The Oath Keeper Candidate

Photo courtesty of Medina for Governor

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Debra Medina almost certainly won’t be the next governor of Texas. According to recent polls from Public Policy and Rasmussen, the Tea Party insurgent‘s momentum has crashed full-speed into the proverbial wallor, as the case may have it, Sen. Kay Bailey Hutchison’s wire fence. But I think the fixation, by TPM and others, on Medina’s drop in the polls in the wake of her Vesuvian performance on Glenn Beck really misses the point. Medina was bound to lose at least a handful of swing votes; what’s remarkable is just how much of her base (16 to 20 percent of likely voters, depending on the poll) is sticking with her.

The fervor of Medina’s supporters doesn’t seem so out of place, though, when you consider this: Perhaps more than any other candidate in a major race in 2010, Medina has gotten cozy with Oath Keepers, the group of heavily-armed constitutionalists profiled in Justine Sharrock’s must-read March/April cover story. It’s a natural fit: a candidate who has vowed to nullify tyrannical laws and fight federal agencies like the EPA befriending a group whose members pledge to disobey any orders they personally deem unconstitutional.

Last Saturday, Medina campaigned in San Antonio alongside Oath Keepers founder Stewart Rhodes and former sheriff Richard Mack, one of the group’s most high-profile activists. It wasn’t a one-time thing, either: Back in December, when Medina was still polling in the low single digits, she and Mack hooked up for five campaign stops in two days as part of her “Take Back Texas” tour. (Here‘s a nice snapshot.)

Medina and Mack even teamed up to produce a documentary about the state sovereignty movement, which you can buy for $5 at Medina’s campaign website. The film’s tagline captures the mutual mood of her campaign and the Oath Keepers: “Will you join the army preparing to stand against federal tyranny?” Following her disastrous Beck interview earlier this month—during which the right’s wingnut media pitbull (go figure) more or less outed Medina as a 9/11 Truther— Mack told Chris Matthews that Beck “owes Debra Medina an apology.” At this point, Medina and Mack are practically running mates. Too bad he hails from Arizona.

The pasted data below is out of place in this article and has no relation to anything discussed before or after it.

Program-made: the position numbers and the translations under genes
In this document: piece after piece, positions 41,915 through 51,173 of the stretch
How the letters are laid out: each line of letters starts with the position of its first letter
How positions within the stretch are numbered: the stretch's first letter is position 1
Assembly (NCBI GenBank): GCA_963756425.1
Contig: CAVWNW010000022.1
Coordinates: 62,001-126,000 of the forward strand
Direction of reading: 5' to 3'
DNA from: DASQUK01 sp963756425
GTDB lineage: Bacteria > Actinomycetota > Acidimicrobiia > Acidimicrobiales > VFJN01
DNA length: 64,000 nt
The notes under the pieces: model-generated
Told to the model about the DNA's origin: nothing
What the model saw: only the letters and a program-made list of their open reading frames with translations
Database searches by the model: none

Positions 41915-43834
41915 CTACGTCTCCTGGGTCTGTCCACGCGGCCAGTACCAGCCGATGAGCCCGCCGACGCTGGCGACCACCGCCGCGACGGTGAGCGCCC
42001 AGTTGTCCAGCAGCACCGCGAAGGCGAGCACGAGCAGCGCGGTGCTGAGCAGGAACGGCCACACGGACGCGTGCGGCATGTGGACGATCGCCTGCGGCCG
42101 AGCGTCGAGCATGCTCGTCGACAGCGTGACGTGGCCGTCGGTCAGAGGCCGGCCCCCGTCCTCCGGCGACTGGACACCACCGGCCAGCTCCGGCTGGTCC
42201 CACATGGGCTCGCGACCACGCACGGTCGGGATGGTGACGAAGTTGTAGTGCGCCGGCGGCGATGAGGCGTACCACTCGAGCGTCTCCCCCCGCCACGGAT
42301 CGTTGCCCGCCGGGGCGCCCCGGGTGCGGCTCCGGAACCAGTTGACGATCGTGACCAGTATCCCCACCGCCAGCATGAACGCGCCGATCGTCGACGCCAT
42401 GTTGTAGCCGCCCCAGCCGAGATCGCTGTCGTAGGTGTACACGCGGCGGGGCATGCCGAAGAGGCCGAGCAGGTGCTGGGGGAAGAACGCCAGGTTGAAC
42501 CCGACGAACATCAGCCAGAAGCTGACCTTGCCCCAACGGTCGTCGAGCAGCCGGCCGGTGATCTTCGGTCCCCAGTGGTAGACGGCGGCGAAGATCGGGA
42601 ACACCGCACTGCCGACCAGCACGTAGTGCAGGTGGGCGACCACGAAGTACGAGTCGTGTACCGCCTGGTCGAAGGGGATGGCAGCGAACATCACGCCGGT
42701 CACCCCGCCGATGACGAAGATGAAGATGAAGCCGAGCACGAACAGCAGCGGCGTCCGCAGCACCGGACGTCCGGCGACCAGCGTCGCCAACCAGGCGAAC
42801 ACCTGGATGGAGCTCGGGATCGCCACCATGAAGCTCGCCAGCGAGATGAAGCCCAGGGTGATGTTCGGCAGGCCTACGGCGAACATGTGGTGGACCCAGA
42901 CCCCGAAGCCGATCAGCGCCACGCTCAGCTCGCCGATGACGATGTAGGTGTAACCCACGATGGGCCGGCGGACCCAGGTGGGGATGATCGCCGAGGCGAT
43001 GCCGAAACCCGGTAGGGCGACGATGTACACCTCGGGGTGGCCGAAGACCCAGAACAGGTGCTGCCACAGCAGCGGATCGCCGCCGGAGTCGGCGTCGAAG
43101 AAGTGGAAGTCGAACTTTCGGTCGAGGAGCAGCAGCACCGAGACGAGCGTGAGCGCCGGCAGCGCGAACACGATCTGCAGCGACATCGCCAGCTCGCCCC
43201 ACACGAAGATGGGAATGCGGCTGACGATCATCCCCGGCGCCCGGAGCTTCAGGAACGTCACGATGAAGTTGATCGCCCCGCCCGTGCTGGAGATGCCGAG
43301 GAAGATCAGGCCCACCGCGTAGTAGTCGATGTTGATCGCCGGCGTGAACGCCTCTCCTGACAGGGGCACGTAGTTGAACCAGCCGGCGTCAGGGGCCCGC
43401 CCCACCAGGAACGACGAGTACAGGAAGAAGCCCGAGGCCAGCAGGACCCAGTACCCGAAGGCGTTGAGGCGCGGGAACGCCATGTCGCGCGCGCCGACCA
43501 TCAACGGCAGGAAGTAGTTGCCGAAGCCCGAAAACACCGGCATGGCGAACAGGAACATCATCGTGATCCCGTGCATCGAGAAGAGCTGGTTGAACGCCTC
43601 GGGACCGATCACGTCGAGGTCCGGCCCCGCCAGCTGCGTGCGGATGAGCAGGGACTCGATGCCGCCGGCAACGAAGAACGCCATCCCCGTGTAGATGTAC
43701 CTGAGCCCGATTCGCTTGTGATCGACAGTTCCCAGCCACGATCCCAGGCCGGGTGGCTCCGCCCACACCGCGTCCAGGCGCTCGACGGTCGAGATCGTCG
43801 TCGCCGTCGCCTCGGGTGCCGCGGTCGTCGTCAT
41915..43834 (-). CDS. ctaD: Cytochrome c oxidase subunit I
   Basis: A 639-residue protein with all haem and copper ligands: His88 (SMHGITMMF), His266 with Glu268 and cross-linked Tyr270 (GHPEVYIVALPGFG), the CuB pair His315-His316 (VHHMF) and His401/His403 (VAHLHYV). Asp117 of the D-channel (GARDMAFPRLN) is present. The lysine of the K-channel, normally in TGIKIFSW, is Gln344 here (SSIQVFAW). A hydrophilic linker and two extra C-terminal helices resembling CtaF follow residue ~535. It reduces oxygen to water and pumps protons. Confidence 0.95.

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Fact:

In-depth journalism that investigates the powerful takes real money and is so damn important right now.But it doesn’t take a Mother Jones investigation to know that billionaires and corporations will never fund the type of reporting (like they do politicians) we do that exists to help bring about change. Instead, our mission-driven journalism is made possible by people power, and has been for 46 years now since our founding as a non-profit.

In “TITLE TK” Monica Bauerlein writes about the perilous moment we’re in, and why it’s so important that we raise $325,000 by the time November’s midterms are decided so we can be ready to throw everything we have at the big issues facing the nation no matter what happens. Please help MoJo’s people-powered journalism with a donation today.

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